As fits go, again, it’s hard to imagine a better candidate to take the club forward. He’s been rocking low net spends and ‘sustainable models’ for longer than Wenger has been talking about handbrakes. This is him on being announced at Roma.
“My goal is to build a sustainable economic model. On the sports side, my job is to bring Roma as close as possible to their top level. These are my main goals”
The good news is his ambitions go a little beyond simply balancing of the books and he’s acutely aware he should be held accountable to more prestigious objectives than flashy spreadsheets, namely: big moments, big trophies. This comment from his Sevilla days.
“No one takes a ‘what great economic results’ banner to the stadium,”
Damn right they don’t.
What I like about the man is he seems to have guiding principles when it comes to how he operates, there are very specific patterns in the way he does things.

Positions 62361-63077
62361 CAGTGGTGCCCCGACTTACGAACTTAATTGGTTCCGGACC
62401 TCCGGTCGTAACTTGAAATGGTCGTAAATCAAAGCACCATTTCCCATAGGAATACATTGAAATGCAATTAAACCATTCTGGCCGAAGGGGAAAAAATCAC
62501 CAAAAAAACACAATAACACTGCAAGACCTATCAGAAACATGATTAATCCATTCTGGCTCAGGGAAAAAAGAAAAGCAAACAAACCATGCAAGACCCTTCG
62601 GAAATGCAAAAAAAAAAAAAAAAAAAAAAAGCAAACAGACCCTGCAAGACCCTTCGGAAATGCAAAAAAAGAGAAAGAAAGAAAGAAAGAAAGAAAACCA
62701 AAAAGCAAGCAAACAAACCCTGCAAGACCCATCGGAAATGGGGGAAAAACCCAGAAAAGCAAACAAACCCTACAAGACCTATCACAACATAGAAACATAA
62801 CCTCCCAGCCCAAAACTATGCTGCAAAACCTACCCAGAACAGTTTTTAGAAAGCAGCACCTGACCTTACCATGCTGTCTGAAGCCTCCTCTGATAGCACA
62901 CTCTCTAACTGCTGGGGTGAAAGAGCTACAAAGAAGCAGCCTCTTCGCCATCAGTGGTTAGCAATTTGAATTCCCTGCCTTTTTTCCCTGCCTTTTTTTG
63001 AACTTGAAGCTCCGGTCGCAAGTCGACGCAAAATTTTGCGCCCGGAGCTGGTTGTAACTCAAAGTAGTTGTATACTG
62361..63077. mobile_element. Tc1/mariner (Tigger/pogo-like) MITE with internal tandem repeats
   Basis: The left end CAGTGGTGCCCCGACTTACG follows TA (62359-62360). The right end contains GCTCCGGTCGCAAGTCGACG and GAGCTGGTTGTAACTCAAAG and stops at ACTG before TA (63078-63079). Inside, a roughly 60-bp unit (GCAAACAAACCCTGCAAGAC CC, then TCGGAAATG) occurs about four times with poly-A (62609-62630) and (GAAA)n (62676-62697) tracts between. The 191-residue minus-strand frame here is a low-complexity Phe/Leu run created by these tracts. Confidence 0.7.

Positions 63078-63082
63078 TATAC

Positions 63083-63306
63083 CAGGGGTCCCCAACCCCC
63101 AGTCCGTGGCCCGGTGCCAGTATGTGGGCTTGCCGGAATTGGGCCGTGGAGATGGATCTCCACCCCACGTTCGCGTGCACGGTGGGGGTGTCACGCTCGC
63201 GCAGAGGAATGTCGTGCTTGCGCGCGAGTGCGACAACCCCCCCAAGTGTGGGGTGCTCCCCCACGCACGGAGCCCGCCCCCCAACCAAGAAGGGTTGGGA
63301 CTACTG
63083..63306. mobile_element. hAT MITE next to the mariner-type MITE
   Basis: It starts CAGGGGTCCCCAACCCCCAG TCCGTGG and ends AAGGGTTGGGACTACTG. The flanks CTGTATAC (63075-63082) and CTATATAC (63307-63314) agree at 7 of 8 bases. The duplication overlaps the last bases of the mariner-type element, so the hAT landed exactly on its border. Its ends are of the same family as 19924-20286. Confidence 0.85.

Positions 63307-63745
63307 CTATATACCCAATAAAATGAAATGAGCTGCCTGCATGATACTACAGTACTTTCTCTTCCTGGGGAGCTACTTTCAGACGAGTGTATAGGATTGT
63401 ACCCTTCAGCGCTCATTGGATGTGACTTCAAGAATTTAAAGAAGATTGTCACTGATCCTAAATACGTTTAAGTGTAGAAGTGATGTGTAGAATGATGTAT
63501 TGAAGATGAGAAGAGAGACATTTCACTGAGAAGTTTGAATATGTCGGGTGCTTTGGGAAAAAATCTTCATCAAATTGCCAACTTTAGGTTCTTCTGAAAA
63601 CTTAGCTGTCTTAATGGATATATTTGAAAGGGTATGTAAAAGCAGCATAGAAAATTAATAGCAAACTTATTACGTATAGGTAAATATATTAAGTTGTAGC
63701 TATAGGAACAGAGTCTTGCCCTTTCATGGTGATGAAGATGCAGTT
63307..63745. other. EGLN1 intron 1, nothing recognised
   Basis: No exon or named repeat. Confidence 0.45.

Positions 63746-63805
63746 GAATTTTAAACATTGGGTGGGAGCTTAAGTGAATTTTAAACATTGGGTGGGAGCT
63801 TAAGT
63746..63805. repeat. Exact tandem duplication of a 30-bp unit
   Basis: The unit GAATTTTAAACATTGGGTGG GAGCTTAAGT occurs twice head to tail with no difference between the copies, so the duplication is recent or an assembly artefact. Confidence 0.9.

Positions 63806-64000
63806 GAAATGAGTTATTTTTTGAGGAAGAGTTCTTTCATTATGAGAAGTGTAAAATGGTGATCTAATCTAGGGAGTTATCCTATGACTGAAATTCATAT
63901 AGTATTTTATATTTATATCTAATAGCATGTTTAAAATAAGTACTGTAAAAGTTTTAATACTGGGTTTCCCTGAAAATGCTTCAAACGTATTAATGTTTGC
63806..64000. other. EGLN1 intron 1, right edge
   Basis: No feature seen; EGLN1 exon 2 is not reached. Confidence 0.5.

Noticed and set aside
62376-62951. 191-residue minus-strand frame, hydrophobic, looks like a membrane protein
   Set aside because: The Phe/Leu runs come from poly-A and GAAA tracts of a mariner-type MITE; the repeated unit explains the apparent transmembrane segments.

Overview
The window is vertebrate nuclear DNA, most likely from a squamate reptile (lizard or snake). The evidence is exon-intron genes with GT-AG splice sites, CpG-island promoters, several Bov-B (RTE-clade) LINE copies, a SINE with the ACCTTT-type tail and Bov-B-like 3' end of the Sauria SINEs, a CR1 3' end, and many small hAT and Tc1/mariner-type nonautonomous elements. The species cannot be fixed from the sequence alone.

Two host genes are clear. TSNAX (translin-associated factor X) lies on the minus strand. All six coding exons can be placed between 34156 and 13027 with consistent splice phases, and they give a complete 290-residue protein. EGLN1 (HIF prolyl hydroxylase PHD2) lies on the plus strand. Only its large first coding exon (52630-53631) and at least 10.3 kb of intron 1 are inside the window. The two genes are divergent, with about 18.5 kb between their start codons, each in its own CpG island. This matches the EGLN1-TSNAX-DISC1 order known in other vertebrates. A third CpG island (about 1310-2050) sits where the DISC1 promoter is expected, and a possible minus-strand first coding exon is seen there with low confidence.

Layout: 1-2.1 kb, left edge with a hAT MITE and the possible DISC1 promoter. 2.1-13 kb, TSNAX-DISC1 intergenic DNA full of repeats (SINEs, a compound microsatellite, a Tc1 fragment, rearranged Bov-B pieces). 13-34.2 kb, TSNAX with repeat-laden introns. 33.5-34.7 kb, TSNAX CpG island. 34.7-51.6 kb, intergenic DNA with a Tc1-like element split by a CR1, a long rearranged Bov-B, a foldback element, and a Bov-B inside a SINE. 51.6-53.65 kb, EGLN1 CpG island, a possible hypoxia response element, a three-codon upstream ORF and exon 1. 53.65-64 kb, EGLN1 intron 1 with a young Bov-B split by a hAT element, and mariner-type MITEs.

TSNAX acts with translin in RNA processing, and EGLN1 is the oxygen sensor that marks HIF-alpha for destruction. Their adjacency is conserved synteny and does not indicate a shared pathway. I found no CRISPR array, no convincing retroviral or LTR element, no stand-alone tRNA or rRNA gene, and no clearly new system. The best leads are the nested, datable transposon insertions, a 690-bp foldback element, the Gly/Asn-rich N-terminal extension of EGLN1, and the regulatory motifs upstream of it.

Firstly, it’s worth noting that he’s a culture vulture. He has to believe in the city he’s in to operate there. He could sell Sevilla as a place, because it’s ace. He moved to Roma, because he knew he could sell the city to young players. He moved to London to learn the language and ‘work it out’, but there’s no doubt the real reason he learned the language was because he saw his big payday here.
This is him talking about the folly of English clubs when he was at Sevilla.
“England’s a good client,”
“There are loads of off-field things in which they beat us easily,”
“And on the football side, I saw very good work being done. But there’s a disconnect between that work and the advantage they glean from it. I know English clubs that are very professional, scouts everywhere, but the information they gather isn’t always applied. Why? Because they have money. That enables them to take fewer risks: ‘I’m not going to discover Keita at Lens; let Sevilla do that and then buy Keita from Sevilla.’”